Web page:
- She then, after giving a (out-of-character) grandmotherly speech about forgiveness and calming everyone down, sets fire to the bonfire with an effortless flick of her wrist. A simple fire spell.... which absolutely levels the entire convention grounds from the shockwave, can be seen for miles around, and ends with the fire animating, replaying famous battles, little fire elementals dancing in a ring, and...
... settled down, and was just a bonfire.
"I never said nothin' about forgettin'," said Granny.
- Bergholt Stutley ("Bloody Stupid") Johnson gets a few of these, too. He managed to create an explosive substance out of sand and water, a cul-de-sac of houses that appear to have inter-dimensional tunnels linking them, and a letter-sorter that sorts every letter that will ever be written in every time-stream in existence. For a guy who couldn't do anything right, he was awesome!
- That's nothing. He set Pi equal to three. Successfully. And no, it wasn't an estimate or an approximation. He made it so that the constant Pi was actually three.
- His pipe organs actually come out fairly close to spec (all the aforementioned moments of brilliance having been accidental), and he did one nice bathroom. Linking B to the closest A, however, was a mistake.
- He drew a triangle with three right angles— on the Disc, which is noted for not being a sphere.
- The hundred-and-fifty-feet-by-one-inch trout pond, which contained one trout, 'who was perfectly happy as long as it didn't try to turn around.'
- On a related note, Lady Sybil's grandfather earns a minor one for shooting Johnson when he spotted him approaching the Ramkin estate. This Genre Savvy act is why it's only swamp dragons who explode on the Ramkin (now Vimes) property.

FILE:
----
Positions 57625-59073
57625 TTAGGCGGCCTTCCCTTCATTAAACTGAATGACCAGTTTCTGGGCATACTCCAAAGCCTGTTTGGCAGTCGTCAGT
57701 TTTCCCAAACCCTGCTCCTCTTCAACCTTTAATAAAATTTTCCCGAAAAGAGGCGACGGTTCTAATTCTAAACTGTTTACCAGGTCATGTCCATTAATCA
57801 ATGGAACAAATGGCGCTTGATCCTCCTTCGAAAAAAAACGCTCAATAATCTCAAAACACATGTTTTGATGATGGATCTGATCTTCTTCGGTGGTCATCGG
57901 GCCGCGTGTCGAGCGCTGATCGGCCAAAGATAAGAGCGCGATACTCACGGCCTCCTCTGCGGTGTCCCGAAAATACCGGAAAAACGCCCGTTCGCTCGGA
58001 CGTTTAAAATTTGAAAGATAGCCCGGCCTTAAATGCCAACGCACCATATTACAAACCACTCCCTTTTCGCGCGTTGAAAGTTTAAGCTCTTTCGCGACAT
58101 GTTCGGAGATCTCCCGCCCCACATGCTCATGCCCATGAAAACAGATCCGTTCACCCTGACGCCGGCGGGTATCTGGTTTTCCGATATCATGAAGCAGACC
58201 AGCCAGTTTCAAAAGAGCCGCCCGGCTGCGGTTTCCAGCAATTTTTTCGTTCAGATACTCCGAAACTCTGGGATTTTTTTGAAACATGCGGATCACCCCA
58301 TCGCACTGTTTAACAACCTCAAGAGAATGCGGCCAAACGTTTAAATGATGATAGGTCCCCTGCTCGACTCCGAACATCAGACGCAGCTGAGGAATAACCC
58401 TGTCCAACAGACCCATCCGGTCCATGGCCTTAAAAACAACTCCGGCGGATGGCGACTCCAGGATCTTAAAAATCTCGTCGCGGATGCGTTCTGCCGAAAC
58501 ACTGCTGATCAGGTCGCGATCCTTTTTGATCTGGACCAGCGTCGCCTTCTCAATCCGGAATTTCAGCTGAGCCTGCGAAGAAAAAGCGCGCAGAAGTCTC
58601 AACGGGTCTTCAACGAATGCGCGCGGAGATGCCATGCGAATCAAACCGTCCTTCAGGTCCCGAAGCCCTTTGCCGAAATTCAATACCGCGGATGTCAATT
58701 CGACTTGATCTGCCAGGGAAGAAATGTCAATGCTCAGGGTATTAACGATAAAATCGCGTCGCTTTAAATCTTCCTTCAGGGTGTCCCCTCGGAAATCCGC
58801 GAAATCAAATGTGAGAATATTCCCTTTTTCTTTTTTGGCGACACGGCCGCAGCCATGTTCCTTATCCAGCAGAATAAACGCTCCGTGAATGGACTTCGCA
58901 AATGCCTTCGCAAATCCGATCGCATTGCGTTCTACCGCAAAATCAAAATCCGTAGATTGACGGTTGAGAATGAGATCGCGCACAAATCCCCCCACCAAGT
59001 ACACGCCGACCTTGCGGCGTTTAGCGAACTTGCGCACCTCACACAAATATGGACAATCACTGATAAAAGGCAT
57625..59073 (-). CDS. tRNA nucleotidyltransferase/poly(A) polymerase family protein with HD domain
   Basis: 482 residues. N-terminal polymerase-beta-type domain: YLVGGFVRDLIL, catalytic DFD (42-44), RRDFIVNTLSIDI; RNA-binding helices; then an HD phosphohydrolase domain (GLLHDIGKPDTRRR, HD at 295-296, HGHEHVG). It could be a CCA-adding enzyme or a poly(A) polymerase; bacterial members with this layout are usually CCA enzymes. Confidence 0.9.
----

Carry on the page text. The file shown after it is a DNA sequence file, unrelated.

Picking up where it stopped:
- General Tacticus earns one despite never actually appearing. He's the most successful general the Disc has ever known. The inscription on his statue? "I can see your house from here." This was both a boast and a THREAT.
- Tacticus's journals are full of military wisdom. For instance, the section titled "What to Do If One Army Occupies a Well-fortified and Superior Ground and the Other Does Not" begins with the words, ''Endeavour to be the one inside.'
- Even better: 'Endeavor to see it stays there.' The perfect defensive ground can also be the perfect trap
- Even more awesome when you consider he was brought in up in a city where prevailing military thinking is so bad that they considered his returning from his conquests with most of his men cheating.
- He is later made the Duke of Genua after their royal family dies out. Upon assuming the throne he assesses the biggest threat to the country and, having determined this, declared war on the people that had, up until right that second, been his own countrymen. Unsurprisingly, he won handily.
- A Shout-Out to Charles XIV John, a Frenchman elected Crown Prince and later King of Sweden following the infirmity of Charles XIII, whose first act as Regent was to link up into the War of the Sixth Coalition and leave his former boss Napoleon on Elba.